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Inside Bohol => Third District of Bohol => Jagna - Bohol => Topic started by: Ligalig-Mike on August 27, 2007, 01:48:05 PM

Title: Jagna was once a fish rich town
Post by: Ligalig-Mike on August 27, 2007, 01:48:05 PM
By Joe Espiritu
Columnist

Bohol Sunday Post

Don't look now but a phenomenon has just occurred. The pamo fishers had just a heyday, what with tons of blue water fishes particularly the striped, and dog tooth tuna and bonito tangling in their nets. This happens only in fish rich regions like some parts of the Zamboanga provinces but not in Bohol . Where Jagna has to import fish from other towns, it has become an exporter this time perhaps for the time being. We hope this will last for a while. This may be an interesting study for marine biologists.

Legends say that Jagna was once a fish rich town. In fact, the place derived its name from the word nahagna, which means, the sea went dry because of the arrival of thick schools of baitfishes called tigi. The story was apocryphal but anyway informational. The tigi, a sub specie of sardine like other sardine species are filter feeders. They must have found Jagna waters full of plankton to thrive. Their predators such as mackerels and tuna prey on them. Long before the Great War, mackerel and tuna were caught in bungsods or fish traps.

Perhaps, because of population pressure, pollution or ecological changes, the fish population dwindled. Where game fishes were once found a few meters from the shore, they are now found way out. Near shore seas, which once full of plankton are now clean and lifeless. The bolinaw or anchovies, once abundant, are no longer found in Jagna waters. The gabon or lantern fish, which once swarmed beneath coconut leaf torches no longer swim even beneath bright lights. Perhaps the reappearance of the striped tuna in numbers might be a harbinger of things to come.

The first line in the marine food chain is the diatom, minute marine sea grass. The grazers are the radiolarians, dinoflagellates and copepods. They thrive in near shore waters. This means Jagna waters was once fertile. Bathers once complained of itchy waters full of jellyfish larvae and other nektoplankton. Those plankton are in turn preyed upon by anchovies, sardines, scads and other baitfishe. Now, near shore waters are clear, a boon to bathers but a bane for bait fishes.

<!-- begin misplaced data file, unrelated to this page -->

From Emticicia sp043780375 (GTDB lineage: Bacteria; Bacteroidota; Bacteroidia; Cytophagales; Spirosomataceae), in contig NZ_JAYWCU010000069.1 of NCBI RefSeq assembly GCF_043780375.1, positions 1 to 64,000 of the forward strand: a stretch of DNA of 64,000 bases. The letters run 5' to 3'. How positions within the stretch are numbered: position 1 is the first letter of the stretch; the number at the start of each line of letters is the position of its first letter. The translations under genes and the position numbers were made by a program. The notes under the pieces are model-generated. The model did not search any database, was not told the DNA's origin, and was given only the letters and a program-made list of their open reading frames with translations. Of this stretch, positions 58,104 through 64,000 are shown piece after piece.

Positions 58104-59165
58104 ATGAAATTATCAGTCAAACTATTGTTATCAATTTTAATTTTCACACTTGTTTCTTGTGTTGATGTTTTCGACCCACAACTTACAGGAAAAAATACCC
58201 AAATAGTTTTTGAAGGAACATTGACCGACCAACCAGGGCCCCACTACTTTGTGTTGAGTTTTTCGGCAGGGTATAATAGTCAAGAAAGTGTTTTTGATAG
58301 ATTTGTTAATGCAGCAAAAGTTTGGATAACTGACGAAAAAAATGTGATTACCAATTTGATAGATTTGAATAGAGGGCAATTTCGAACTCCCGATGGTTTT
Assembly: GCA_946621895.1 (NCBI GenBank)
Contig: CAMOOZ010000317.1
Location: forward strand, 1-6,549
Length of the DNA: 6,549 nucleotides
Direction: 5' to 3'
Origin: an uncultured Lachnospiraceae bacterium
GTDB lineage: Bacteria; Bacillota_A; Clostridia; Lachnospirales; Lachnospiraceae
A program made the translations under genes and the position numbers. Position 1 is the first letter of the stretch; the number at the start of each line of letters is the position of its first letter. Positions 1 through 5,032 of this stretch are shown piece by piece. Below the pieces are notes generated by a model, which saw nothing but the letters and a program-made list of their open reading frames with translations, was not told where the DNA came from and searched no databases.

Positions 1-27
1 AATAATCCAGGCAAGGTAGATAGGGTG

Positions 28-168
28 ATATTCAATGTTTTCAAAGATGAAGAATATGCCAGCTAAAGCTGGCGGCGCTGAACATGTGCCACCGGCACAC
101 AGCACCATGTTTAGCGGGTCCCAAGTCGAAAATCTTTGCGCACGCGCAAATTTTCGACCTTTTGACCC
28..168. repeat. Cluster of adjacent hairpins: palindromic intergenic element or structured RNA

How to restore Jagna water to its pristine condition is a problem for marine scientists. The first inkling of the returning striped tuna is the presence of the tamban tuloy a sardine sun specie. They are caught in abundance in long lines called one time along with the mackerel. The abundance of mackerel and tamban tuloy caused the influx of the tunas. This happens in some months of the year and in some years but not all years.

Since Jagna fishing units range all over Bohol Sea from Anda to Siquijor, an almanac will be in order so the fishermen may know what to expect in any time of the year in any place in the Bohol Sea . The marine research could be funded by the fishermen and fishing operators association, LGU and a foundation. The information gathered may be useful to all blue water fishermen.

Old Diego Rañoa once predicted the coming of the manta or sanga once. He was either well informed of the coming of the krill or ujap, the small red shrimps. They are either caught in scoop nets or found in stomachs of the mackerel. When they ujap are found, old Diego calls for a buhatbuhat, a ceremony, which is said to make the manta appear in the Jagna waters. Old Diego may be some sort of a clairvoyant but he might have relied on his knowledge of marine biology. If Old Diego was able to predict the arrival of the sanga perhaps, modern biologists could be able to predict the coming of the tunas. It takes a little research. It would save the Jagna fishing units time and money roaming all over Bohol Sea looking for fish.
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